Luxury Daily quoted Andrea extensively this week in the article entitled “How luxury marketers can entice purchase by using sound in digital marketing.” Rachel Lamb’s article details how luxury brands are using sound to communicate with consumers via the Internet. Andrea was thrilled when she was asked to provide her opinion as an industry expert. She was able to provide a lot of detailed information about the use of sound in relation to luxury website design, so if you are interested, be sure to check out the article!
How luxury marketers can entice purchase by using sound in digital marketing
Posted By Rachel Lamb
On July 21, 2011 @ 4:45 am
Since luxury marketers have already lost the tactile sense when using digital marketing, adding sound where it counts can truly help them convince affluent consumers to buy their products, according to experts. Brands that carefully use sound online and in mobile applications can entice consumers to buy products by enveloping them in as many senses as possible to mock an in-person experience. Since touch and smell cannot be used in digital efforts, sound is the most effective.
|Ferrari’s engine can be heard online
“The more senses that you can engage, the more possibility you have to trace your brand into their mind,” said Jack Burke, president of Sound Marketing Inc., Branson, MO.
“Brands should not use sound gratuitously – there should be a reason and purpose to the sound,” he said. “In many cases, the easiest way for a luxury brand or any brand to engage is with sound used as an informational resource. [Luxury products] are expensive, and it’s a big deal to some people. Sound and educational resources help to engage them and to help them feel comfortable about the decision that they are making.”
Marketers who arguably use sound most effectively are automakers. Whether it is with a video of a car zooming by or with a sound of a honk, consumers are better able to visualize the experience of being in a car, even if they are just researching on their computers. For instance, Aston Martin and Ferrari allow consumers to hear many features of the cars on their Web sites.
When consumers click on an Aston Martin vehicle, they are able to choose different sound settings , such as engine start, 0-120 miles-per-hour acceleration, engine revving, drive-by fast and pass by.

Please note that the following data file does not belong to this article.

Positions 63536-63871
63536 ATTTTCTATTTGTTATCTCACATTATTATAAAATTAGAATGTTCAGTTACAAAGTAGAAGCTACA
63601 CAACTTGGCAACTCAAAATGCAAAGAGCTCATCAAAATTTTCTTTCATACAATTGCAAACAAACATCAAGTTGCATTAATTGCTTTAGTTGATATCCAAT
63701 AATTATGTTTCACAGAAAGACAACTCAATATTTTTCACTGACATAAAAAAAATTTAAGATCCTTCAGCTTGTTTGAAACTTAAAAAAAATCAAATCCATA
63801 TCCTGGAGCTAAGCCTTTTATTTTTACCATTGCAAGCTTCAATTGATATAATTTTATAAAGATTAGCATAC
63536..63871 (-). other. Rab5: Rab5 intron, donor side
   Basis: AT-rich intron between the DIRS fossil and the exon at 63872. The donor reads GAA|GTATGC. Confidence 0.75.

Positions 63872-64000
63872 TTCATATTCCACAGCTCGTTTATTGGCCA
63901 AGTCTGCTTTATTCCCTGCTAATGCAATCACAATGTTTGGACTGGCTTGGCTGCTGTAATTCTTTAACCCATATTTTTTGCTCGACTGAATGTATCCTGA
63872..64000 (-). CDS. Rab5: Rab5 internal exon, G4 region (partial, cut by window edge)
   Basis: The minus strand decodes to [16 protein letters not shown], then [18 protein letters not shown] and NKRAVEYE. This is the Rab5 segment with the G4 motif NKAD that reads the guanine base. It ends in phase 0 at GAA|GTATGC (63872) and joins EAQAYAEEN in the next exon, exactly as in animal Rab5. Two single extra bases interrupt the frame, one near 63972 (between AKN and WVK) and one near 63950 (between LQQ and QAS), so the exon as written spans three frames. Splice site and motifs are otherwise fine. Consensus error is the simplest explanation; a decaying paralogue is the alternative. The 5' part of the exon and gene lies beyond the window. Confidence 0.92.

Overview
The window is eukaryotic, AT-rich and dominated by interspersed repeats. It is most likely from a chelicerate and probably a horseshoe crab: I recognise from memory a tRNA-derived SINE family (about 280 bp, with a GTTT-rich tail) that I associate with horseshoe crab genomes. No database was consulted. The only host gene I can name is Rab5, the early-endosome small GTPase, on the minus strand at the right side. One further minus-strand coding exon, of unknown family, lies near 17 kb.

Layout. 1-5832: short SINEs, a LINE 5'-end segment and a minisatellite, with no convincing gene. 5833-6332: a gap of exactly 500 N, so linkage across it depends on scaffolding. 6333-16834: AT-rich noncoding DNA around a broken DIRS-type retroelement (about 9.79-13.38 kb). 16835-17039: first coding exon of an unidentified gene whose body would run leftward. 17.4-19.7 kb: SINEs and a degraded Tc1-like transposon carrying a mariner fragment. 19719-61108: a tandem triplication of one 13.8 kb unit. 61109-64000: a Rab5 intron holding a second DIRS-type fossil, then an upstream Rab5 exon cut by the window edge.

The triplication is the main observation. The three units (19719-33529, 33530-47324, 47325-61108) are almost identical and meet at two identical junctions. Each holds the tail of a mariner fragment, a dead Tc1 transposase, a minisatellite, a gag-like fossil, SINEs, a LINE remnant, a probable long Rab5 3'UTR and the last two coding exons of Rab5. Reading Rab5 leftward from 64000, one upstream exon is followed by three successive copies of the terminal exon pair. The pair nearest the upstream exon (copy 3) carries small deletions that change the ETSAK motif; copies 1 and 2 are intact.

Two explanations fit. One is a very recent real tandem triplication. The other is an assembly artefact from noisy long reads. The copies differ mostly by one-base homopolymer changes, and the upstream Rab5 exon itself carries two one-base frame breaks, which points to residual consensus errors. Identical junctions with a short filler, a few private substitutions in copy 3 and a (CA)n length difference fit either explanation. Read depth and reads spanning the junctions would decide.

Aston Martin also employs this strategy in its Aston Martin Explore mobile app, where consumers can tap on the ignition to hear the engine rev.Additionally, when consumers are taking a virtual tour of a Ferrari on the automaker’s Web site, they can click on the ignition and listen to the car start up.
“I think you have to be really careful about how you incorporate sound into a Web site,” said Andrea Bertola, owner of The New York Website Designer, New York. “There is nothing more jarring than visiting a Web site and jumping five feet out of your chair when the sound unexpectedly blares out of your speakers.”
“In retrospect, sound can absolutely enhance a Web site if the user has the option to select it,” she said. “Humans are curious by nature, use it to your advantage.
“You always want your Web site user to feel like they are in control.”
Apparel and accessories designer Ralph Lauren also uses this tactic for his personal interests.
Known car enthusiast Mr. Lauren has dedicated a section of the brand’s Web site to the L’Art de L’Automobile exhibition in France.Consumers can visit the exhibit online and scroll through old-fashioned models from Ferrari, Bugatti, Mercedes-Benz and Bentley. By clicking on the various models, they can hear what the engines sound like when the car starts, when it is driving away and when it is passing nearby. This cycle plays in a loop for each vehicle. Consumers are able to hear what it sounds like when they are both inside and outside of these cars.
Mercedes’ engine sounds on the Ralph Lauren site
Luxury marketers other than automakers are creatively tapping sound to enhance digital experience. For instance, Christian Dior is using subtle sound imagery with its Miss Dior Cherie campaign starring actress Natalie Portman.
The brand has a microsite dedicated to the fragrance. When consumers enter it, they are encouraged to “pull” on the bow of a box, tipping it over and spilling its contents.
Consumers can hear the gentle thump of the box hitting the table and hear its contents rolling out.
The process repeats with the sound of more boxes tipping over and a ribbon being pulled, as well as watching and listening to a record roll along the countertop and spinning and settling on the surface.
“Many people are auditory in nature and obtain what they hear more so than what they read,” Sound Marketing’s Mr. Burke said.
“If you put something in writing and have the opportunity to put it in sound or video, then you lose an opportunity to engage with the customer,” he said. “The more senses you engage, the better off you are. That’s the strength of the auditory sense. To not use it is to short-sheet your marketing efforts.”
Indeed, many luxury brands can use sound to evoke the feeling of luxury. For instance, retailers could use the sound of crinkling tissue paper or luxury hotels could play the same gentle music on their Web sites as they do in their lobbies or elevators.
“A good Web site should provide an experience for the user,” New York Website’s Ms. Bertola said. “By indulging their senses, we are able to captivate them on different levels,” she said. “By doing so, the brand is offering a more memorable experience that will leave a lasting impression.”
Article printed from Luxury Daily: http://www.luxurydaily.com
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